Poster Presentation Australian & New Zealand Obesity Society 2015 Annual Scientific Meeting

Segmented patterns of physical activity and sedentary behavior among a sample of Victorian primary school children (#276)

Claudia Strugnell 1 , Kyle Turner 2 , Mary Malakellis 3 , Josh Hayward 3 , Lynne Millar 3 4 , Boyd Swinburn 3 5 , Steve Allender 3 4
  1. Deakin University, Geeelong, VIC, Australia
  2. British Heart Foundation Centre on Population Approaches for Non-Communicable Disease Prevention, Nuffield Department of Population Health, University of Oxford, Oxford, United Kingdom
  3. WHO Collaborating Centre for Obesity Prevention, Population Health Strategic Research Centre, Deakin University, Geeelong, VIC, Australia
  4. School of Health and Social Development, Deakin University, Melbourne, Victoria, Australia
  5. School of Population Health, The University of Auckland, Auckland, New Zealand


To identify correlates of children’s physical activity (PA) and sedentary behaviour (SB) patterns across the school-day and identify possible intervention opportunities for health promoting activity.


A strategic random sample of 156 primary schools across 26 local government areas during September to December 2013.  Thirty-nine primary schools agreed to participate (RR = 25%) with all Grade 4 and Grade 6 students invited (RR = 35.6%).  Participants completed a behavioural PA, SB, dietary and wellbeing questionnaire and their height, weight and waist were measured.  A random sub-sample (approximately 50% of all participants) were also invited to wear a GT3X+ ActiGraph accelerometer for the proceeding 7-days. Duration spent in daily light-intensity PA (LPA), moderate-to-vigorous PA (MVPA) and sedentary time (ST) were calculated across specified time periods (before-school = 8-9am; during-school = 9am-3:30pm; and after-school = 3:30pm-6pm).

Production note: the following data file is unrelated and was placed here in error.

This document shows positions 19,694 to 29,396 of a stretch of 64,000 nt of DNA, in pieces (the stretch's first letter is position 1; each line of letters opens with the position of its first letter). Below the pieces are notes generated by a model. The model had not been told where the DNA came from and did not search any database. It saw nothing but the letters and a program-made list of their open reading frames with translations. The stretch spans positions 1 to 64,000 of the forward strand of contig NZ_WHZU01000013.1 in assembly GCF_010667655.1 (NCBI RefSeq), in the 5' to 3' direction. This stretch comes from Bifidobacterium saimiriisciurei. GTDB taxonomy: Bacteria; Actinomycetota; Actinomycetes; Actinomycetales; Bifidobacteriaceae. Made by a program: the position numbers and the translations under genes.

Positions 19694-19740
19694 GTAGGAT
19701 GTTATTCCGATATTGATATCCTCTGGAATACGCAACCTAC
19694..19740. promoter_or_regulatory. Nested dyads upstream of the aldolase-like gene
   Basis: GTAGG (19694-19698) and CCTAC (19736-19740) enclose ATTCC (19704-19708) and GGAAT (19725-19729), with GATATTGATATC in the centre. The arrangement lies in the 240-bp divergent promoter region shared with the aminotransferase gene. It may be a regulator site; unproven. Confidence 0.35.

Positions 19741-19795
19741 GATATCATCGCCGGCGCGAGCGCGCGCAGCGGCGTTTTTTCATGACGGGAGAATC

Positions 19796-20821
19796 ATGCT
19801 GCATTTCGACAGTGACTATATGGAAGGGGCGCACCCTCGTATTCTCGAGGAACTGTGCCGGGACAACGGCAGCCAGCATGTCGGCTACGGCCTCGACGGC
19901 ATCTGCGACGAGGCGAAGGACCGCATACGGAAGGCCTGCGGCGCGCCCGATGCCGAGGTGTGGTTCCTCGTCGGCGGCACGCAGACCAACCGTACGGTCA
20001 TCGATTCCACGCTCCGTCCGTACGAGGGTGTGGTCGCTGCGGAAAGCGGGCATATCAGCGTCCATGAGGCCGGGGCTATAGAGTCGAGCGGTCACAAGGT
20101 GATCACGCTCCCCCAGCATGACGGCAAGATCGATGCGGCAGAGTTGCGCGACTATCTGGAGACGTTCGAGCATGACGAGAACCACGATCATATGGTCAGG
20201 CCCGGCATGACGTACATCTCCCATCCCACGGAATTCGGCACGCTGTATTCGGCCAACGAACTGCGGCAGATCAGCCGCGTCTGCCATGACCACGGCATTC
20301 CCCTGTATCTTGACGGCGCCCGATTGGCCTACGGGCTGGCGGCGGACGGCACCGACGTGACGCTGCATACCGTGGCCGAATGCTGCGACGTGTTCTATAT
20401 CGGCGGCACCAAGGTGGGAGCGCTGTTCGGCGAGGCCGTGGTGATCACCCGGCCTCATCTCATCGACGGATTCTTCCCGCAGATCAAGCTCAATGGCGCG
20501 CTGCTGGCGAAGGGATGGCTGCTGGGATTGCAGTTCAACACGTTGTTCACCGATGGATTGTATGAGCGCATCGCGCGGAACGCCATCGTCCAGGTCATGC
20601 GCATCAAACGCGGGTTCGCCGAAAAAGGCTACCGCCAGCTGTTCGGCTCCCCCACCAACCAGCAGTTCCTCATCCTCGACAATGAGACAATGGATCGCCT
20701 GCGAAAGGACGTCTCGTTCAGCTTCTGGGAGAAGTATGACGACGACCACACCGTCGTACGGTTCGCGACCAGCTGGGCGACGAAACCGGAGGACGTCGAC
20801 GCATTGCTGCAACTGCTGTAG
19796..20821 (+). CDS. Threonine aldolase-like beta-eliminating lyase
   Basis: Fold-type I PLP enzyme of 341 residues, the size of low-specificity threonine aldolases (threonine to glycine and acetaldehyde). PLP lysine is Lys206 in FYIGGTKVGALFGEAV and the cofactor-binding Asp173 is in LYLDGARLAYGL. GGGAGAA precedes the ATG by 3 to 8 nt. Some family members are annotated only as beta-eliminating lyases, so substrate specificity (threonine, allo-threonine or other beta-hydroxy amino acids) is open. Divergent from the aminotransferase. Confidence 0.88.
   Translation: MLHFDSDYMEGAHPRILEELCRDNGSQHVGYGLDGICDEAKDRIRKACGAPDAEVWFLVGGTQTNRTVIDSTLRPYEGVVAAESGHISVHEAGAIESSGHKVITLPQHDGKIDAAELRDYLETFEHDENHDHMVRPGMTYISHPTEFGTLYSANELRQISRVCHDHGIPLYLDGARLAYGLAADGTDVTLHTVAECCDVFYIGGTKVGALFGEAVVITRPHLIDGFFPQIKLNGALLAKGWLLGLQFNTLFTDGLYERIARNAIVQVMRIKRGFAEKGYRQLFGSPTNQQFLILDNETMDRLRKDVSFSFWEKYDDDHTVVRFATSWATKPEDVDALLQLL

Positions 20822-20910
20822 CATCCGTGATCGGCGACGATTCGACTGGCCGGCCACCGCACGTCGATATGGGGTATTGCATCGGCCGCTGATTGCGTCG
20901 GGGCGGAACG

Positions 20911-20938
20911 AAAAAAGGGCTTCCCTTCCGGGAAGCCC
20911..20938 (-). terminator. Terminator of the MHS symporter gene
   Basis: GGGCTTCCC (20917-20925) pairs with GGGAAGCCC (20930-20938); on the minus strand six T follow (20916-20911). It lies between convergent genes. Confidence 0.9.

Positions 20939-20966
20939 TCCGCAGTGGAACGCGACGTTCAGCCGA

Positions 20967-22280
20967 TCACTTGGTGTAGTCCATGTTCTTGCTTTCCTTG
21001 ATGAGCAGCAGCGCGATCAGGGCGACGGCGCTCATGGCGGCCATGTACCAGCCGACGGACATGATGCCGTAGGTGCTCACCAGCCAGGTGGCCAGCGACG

Among 298 participant children (mean age: 11.2 ± 1.1; 44% male) during-school time represented the greatest accumulation of LPA and MVPA with boys engaging 102 mins.d-1 of LPA (95% CI: 98.5, 104.9) and 61 mins.d-1of MVPA (95% CI: 58.9, 64.7) and girls engaging in 103 mins.d-1 of LPA (95% CI: 99.7, 106.5) and 45 mins.d-1 of MVPA (95% CI 42.9, 47.4).  Linear regression models indicated that girls with overweight or obesity engaged in significantly less LPA (β = -12.0; 95% CI: -19.40; -4.61 mins.d-1), MVPA (β = -5.7; 95% CI: -11.04; -0.44 mins.d-1) and more time in ST during-school (β = 20.2; 95% CI: 9.79; 30.64 mins.d-1) than girls with normal weight, no significant weight status differences were observed for boys.


School time provided the greatest accumulation of MVPA and LPA for both boys and girls reflecting the importance of in-school physical activity; especially among the largely socioeconomically disadvantaged study population, whom may have fewer resources to participate in after-school PA.